FALL, 2001

1. Introduce the band members to us and where do you call home?

Braindance consists of vora vor, responsible for production, programming, arrangements, keyboards, and guitars, and myself, responsible for minced onions, parsley, and braised shallots. We have between three and five revolving members, human and otherwise, responsible for percussion, basses, keyboards, voices, and a myriad of other aural excitements that we'll be performing with live.We're from new york, the city of hostility and bitterness.

2) When was the band formed and how did you all meet?

In the early 90's, I was finishing study in psychology at New York University, and felt a tremendous hesitancy towards continuing my education directly after college, with specific regards to engaging in research at the Ph.D. level. Having abandoned music altogether after a miserable year at the New England Conservatory three yearsbefore, I decided to give music another shot and began to search for musicians through classified ads in several local music papers. I received hundreds of tapes over the course of a year, but the only ad I responded to was vora's search for a singer. The bio is correct in stating that we were 'originally conceived as a studio project" — our sessions mainly consisted of writing material, developing lyrical concepts, and committing them to tape, some of which would appear on 1994's Shadows EP. Ultimately, It was the image of tiny gnomes embedded in sweet basil mashed potatoes that inspired me to seek out progressive darkwave...

3) Your music has been described as many things including Progressive Goth. How would you describe your music and who do you think it would most appeal to?

When we first started braindance, we never really knew what it was that we were doing in the sense of categorization — we simply produced tasty nuggets intended to please ourselves and the temperamental amphibians we surround ourselves with. When vora and I first met, I hadn't even listened to contemporary music for four or five years, and didn't exactly know what genre I would have liked to have been associated with. It was only after receiving press and response from both the goth/industrial/darkwave community and the progressive community, that we came to be familiar with terms such as gothic, darkwave, ambient, industrial, progressive, death, black, doom metal, etc. In fact, i'm still not clear (and have yet to receive a satisfactory explanation) on what those terms and their respective boundaries are. Perhaps if I had been clear on those terms and how they are supposed to be communicated musically, we'd be doing something completely different than braindance, something completely identifiable (and non-threatening by industry standards), and probably making more money doing it. To answer your question, our music would most likely appeal to anyone devoid of any musical taste or discretion.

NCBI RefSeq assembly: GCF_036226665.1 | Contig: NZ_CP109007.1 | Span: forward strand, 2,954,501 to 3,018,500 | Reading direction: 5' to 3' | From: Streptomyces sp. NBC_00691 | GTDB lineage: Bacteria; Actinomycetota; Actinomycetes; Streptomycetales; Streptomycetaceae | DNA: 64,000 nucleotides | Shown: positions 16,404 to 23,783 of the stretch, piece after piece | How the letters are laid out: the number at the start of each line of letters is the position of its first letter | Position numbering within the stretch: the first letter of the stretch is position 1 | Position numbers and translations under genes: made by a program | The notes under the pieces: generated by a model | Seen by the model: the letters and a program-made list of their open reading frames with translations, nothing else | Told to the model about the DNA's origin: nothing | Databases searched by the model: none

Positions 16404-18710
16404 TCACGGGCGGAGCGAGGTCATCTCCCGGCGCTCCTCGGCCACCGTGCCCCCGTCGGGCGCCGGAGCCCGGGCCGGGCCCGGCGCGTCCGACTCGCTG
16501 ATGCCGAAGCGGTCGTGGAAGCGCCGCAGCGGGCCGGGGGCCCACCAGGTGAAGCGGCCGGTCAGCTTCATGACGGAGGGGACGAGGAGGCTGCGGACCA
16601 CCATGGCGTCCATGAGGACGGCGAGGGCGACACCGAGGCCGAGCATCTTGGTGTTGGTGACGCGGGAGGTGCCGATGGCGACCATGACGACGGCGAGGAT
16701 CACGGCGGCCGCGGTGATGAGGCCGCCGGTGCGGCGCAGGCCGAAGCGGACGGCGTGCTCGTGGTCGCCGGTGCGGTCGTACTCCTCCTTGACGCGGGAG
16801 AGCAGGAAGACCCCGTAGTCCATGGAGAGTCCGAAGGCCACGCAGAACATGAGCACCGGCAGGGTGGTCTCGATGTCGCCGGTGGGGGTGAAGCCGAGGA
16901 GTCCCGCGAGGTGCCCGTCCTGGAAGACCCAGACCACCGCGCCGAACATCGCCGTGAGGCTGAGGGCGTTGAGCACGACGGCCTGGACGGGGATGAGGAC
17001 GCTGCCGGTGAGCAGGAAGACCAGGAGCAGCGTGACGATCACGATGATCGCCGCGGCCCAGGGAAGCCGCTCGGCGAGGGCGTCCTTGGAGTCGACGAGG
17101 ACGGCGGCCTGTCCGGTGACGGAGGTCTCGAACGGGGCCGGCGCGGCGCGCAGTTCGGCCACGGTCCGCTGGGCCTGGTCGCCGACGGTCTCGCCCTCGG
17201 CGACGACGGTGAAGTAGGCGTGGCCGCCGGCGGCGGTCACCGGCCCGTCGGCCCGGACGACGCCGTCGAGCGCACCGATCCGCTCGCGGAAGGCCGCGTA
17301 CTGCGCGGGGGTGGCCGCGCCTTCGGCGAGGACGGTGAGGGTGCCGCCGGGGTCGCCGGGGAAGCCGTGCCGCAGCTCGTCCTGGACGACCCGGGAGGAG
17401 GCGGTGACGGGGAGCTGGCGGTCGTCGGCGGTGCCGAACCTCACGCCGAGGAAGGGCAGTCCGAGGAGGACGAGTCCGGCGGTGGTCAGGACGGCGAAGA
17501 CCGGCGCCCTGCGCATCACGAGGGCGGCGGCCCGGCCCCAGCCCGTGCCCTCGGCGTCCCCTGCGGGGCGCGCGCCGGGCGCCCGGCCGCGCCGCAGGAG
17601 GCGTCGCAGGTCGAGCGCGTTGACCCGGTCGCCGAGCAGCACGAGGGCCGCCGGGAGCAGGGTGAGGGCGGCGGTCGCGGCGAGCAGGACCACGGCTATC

4) Where does the name Braindance come from?

It is derived from cryptic ancient mayan slang, translated loosely as 'one who enjoys spicy jalapeno blintzes whilst urinating'

5) What instruments/equipment does the band use?

I like the Q-Tip, whereas Vora chooses the loofa every time.

6) What bands/artists have inspired you the most over the years?

On the whole, and not surprisingly, I'm a fan of all of the sub-genres that make up Braindance — goth, industrial, progressive metal, darkwave, classical, progressive trance, and sauerkraut — generally, anything with dense programming, multi-layered composition, distinct melody and/or of a darker nature. Currently I'm listening to a lot of house, progressive trance, and techno, but my tastes have changed over the years, listening to classical, industrial, progressive metal, ambient trance, black metal, and cheese rock...

7) What one possession could you not live without right now?

Boxer briefs.

8) What was the last album you bought?

The soundtrack to Conan the Barbarian — fucking fantastic...

9) What do you feel has been the bands biggest accomplishment so far?